I love P.G. Wodehouse and this is one of my favorites of his books and Cecil is spot-on as the reader. Ordinarily I enjoy Frederick Davidson's renditions but for this title he cannot beat Cecil. In fact, I downloaded this version even though I had already downloaded the Davidson version. After many listens, the telling of the two deaf men on a train joke (and subsequent explanations for the aunts) still slays me.
Narrator did an excellent job - his choices helped me see the characters more than the written descriptions. Nice range of characters in the book (rich, poor, male, female, old, young, creepy, appealing, different races) but only a few were more than cardboard stereotypes. Interesting variation of "mutants among us" theme and a creative use of alternate history (feels like it was set during the Great Depression) but overall I would not recommend this book. It has the feel of a first draft, bursting out all over. Perhaps the author was going for a 1930s serial feel but it just felt like he bolted after every rabbit that popped up. Eventually I gave up and stopped listening about three quarters of the way through when I realized I didn't really care what happened - or even if I had guessed the ending correctly. Disappointing.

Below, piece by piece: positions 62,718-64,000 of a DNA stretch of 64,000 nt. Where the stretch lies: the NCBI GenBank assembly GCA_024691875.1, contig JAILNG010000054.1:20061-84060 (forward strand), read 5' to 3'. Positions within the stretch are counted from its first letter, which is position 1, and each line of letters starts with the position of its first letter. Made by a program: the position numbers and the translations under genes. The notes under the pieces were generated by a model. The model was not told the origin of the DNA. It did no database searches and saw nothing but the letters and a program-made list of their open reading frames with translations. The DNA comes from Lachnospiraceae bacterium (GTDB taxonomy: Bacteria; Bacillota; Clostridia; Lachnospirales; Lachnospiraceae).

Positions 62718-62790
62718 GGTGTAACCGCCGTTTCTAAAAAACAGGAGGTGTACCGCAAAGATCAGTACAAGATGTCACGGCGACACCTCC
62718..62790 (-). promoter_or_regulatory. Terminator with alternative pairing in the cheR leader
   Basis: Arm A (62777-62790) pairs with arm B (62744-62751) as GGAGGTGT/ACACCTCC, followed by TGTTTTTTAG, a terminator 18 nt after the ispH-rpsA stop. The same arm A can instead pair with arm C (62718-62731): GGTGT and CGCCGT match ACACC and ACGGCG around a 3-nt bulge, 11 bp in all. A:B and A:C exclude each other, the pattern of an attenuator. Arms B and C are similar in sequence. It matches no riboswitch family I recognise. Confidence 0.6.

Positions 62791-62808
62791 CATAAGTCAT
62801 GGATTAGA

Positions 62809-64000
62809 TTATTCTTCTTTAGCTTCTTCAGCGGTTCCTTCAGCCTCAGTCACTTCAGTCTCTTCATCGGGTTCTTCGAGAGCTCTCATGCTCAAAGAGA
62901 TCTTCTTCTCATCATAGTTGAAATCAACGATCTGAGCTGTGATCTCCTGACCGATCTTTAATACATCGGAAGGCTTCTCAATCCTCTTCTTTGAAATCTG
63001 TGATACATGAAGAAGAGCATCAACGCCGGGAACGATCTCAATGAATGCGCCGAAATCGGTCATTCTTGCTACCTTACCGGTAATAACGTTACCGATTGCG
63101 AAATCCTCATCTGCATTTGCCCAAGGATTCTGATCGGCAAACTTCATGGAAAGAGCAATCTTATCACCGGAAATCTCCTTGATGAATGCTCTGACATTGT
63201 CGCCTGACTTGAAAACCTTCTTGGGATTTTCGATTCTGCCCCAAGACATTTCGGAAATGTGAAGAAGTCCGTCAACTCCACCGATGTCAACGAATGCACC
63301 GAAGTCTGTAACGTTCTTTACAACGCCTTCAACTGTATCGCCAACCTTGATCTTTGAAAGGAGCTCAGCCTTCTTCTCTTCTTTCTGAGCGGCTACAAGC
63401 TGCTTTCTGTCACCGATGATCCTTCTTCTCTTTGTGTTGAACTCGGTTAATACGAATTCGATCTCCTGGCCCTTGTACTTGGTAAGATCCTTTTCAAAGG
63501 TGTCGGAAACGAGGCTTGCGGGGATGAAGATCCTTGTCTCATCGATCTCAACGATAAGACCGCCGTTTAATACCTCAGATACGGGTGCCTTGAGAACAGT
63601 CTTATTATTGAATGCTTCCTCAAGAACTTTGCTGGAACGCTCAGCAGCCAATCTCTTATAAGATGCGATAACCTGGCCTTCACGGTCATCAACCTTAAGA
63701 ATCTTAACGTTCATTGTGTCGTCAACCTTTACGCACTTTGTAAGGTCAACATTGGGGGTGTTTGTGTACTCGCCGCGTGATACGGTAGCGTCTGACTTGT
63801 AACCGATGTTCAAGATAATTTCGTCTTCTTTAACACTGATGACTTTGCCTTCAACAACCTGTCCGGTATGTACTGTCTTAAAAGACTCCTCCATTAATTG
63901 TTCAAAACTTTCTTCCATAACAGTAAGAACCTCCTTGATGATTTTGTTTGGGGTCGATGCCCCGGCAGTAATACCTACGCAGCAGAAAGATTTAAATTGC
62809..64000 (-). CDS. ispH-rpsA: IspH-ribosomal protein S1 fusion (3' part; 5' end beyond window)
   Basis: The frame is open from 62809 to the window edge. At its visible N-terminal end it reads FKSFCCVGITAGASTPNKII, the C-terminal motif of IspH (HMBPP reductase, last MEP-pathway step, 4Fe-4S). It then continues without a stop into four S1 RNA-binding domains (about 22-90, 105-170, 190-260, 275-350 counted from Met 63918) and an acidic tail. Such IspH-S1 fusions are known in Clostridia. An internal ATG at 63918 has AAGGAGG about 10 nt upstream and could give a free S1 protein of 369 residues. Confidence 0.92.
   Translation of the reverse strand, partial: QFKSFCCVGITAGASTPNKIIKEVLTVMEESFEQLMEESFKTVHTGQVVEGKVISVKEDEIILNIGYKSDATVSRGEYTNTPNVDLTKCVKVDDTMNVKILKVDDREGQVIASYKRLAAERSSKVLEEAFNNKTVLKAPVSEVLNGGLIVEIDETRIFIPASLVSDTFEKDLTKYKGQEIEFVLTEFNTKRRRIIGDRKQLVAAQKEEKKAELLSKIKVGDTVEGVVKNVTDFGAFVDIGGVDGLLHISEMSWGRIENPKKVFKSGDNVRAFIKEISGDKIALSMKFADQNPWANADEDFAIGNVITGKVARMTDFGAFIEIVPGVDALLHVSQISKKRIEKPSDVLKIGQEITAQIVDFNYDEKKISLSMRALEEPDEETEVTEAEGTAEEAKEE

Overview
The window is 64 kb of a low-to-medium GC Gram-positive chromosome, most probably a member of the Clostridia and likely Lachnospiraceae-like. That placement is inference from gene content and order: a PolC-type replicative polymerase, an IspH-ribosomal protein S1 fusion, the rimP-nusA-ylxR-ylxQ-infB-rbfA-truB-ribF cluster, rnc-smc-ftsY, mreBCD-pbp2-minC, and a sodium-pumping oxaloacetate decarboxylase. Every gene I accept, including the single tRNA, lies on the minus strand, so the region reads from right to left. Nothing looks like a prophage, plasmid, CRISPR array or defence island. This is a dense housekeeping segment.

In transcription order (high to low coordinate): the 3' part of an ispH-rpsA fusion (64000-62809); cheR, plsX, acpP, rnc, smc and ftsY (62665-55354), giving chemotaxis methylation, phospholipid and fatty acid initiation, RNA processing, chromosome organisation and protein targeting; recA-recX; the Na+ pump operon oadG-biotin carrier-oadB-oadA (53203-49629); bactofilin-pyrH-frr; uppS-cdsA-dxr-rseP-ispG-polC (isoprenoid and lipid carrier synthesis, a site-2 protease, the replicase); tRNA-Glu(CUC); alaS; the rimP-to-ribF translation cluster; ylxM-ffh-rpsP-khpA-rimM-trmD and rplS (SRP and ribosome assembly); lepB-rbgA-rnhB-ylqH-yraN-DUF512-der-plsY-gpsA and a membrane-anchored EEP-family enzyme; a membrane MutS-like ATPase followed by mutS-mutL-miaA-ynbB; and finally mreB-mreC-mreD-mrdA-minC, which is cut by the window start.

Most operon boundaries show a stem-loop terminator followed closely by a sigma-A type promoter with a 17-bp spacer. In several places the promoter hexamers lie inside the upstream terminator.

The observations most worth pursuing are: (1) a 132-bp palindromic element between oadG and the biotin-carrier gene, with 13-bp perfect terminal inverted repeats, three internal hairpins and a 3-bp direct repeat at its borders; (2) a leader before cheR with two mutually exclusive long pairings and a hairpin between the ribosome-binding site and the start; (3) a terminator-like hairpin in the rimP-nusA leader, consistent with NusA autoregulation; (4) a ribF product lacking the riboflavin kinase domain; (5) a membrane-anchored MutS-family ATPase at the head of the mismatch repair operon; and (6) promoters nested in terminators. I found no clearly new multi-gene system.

Interesting variation on paranormal setting. Not the most sympathetic narrator but he makes it work. However, even though I typically prefer nice long audiobooks, this one could use some trimming. My attention wandered during the last half of the book and I basically had to force myself to finish. Rather than a story arc it was more of an electrocardiogram test - up, up, down, up, up, down. I won't be reading more of the series.
I judged this book it by a preview of a filmed version (!) and because I knew this was her earliest work (although published later) I thought it wouldn't display the qualities of her mature works. I was wrong. It is delightful - witty and full of Austen's keen observations of the characters in her world.
I love this book and re-read it every few years. It was one of the first audible titles I bought but the narrator was all wrong (so very slow and monotone). I was so happy to see a new narrator that I bought the book again. Simon Prebble is a much better fit for the story and does a lovely job.
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